Why exercise is key for men with prostate cancer

According to the Australian Institute of Welfare, Prostate Cancer is the 2nd most common cancer among men while also being the 3rd leading cause of death among cancers. The prostate is the gland in males responsible for secreting seminal fluid which is essential for sustaining the sperm towards a better chance of fertilisation. However, cells within the prostate can often grow irregularly which results in the development of prostate cancer.

fiona-smallwood-1221402-unsplash.jpg

 Symptoms of prostate cancer can include:

  • Issues with Waste excretion:

·   Urine accompanied with blood (haematuria)

·   Painful urination (Dysuria)

·   Frequent urination, often at night (Nocturia)

·   Weak stream

·   Difficulty relieving faeces or urine

  • Issues with sexual function

·   Erectile dysfunction

·   Painful ejaculation

·   Blood in semen

  • Bone Pain

·   If the cancer spreads (metastasis), it is common to experience bone pain in the spine, pelvis or ribs

·   If it spreads to the spine, it is common to experience muscle weakness and altered sensation

tessa-rampersad-493843-unsplash.jpg

Why should prostate patients exercise? Exercising is highly beneficial during cancer treatment and in the rehabilitation process post treatment.

During Prostate Cancer Treatment:

Studies have shown compelling evidence for the case of exercise in cancer patients in general. Here are 3 reasons why:

1.      Patients who are more physically active are able to tolerate the side effects of treatments such as  radiotherapy and chemotherapy, thus increasing their survival rates.

2.      Exercise has been proven to be  effective in improving mental health in patients. Prostate cancer patients experience drastic changes that are can be demoralising and upsetting. Issues with essential daily function such as sexual function, urinary function and loss of strength and fitness can be very difficult. Research has shown that patients engaging in regular exercise experience less severe symptoms of anxiety and depression.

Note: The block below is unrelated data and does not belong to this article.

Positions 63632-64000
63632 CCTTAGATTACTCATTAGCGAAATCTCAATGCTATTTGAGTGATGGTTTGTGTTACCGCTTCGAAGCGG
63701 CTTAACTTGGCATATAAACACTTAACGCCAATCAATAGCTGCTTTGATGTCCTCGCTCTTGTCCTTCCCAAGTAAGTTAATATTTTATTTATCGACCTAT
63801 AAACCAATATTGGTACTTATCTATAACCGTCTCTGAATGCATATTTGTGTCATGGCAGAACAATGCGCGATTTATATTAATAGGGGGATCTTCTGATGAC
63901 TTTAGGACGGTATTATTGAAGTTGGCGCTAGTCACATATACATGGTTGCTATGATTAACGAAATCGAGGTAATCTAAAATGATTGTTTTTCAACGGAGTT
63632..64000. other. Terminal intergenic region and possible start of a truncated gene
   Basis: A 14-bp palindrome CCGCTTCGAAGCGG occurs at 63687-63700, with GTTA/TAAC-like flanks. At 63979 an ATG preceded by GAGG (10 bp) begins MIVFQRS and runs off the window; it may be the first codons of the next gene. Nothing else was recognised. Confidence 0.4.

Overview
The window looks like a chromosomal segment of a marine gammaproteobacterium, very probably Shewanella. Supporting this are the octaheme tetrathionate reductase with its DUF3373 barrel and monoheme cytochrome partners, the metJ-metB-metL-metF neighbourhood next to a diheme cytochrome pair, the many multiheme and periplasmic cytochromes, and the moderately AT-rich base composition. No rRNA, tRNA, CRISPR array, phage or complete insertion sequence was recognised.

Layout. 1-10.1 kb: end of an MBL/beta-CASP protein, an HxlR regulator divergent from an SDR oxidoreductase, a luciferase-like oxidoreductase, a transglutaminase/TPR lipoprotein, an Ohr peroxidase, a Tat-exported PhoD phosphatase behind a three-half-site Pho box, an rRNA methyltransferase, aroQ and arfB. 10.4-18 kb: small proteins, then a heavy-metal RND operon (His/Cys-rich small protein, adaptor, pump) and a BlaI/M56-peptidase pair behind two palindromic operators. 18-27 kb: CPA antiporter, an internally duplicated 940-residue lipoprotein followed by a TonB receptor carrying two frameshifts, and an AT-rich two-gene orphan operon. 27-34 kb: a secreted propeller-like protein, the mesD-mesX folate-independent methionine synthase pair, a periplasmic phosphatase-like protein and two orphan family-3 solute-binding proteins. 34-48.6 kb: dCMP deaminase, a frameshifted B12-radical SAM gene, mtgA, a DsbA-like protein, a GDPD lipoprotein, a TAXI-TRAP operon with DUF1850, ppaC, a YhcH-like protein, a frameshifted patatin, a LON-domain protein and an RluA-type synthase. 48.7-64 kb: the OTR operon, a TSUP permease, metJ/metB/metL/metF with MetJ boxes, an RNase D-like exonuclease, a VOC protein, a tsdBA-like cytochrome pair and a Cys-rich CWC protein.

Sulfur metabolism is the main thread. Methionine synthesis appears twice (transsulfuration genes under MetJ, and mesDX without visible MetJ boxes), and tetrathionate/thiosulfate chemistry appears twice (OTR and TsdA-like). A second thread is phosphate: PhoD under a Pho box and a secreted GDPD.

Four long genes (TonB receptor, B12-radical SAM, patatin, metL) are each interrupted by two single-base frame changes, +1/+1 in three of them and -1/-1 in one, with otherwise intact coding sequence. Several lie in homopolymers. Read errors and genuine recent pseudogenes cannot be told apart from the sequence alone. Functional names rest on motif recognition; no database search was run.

3.      Exercise is essential in mitigating the side effects of Androgen Deprivation Therapy (ADT). ADT involves reducing testosterone levels in the body as there have been indications that the development of cancerous prostate cells are a result of high testosterone. While this treatment is often very effective in treating prostate cancer, it has significant side effects, which include; sexual dysfunction, bone mineral density loss, reduced muscle strength, mood disorders and  cognitive dysfunction.  A 2018 review of studies in the effect of exercise in patients taking ADT showed incredibly favourable results where patients experienced significant improvements in:  
- aerobic fitness
- bone strength
- muscular strength
- body composition
- fatigue
- sexual health
- mental health
- cognitive function
- chronic disease risk factors
- quality of life

These patients participated in light to moderate resistance and aerobic exercise and did not affect the efficacy of their ADT treatment and did not experience significant adverse events.

roya-ann-miller-325259-unsplash.jpg

After Prostate Cancer Treatment:

The most prevalent issue in prostate cancer patients after a prostatectomy (removal of the prostate) is urinary incontinence. After the prostate is removed, it is common for pelvic floor weakness to occur, which can cause incontinence. However, seeing a men’s health physiotherapist can be highly beneficial in restoring urinary function and reducing the impact of incontinence. They will prescribe specific pelvic floor exercises which can contribute to not only better urinary function, but sexual function as well.

 

 

While exercise is so beneficial for prostate cancer patients, it is often complicated and daunting to begin exercising without expert help. Here at Balanced Bodies Lifestyle Clinic, we apply evidenced based , expert care to help you overcome the challenges concerning your condition and exercise. For more information, feel free to contact us on 8969 6300 or info@bblifestyleclinic.com.au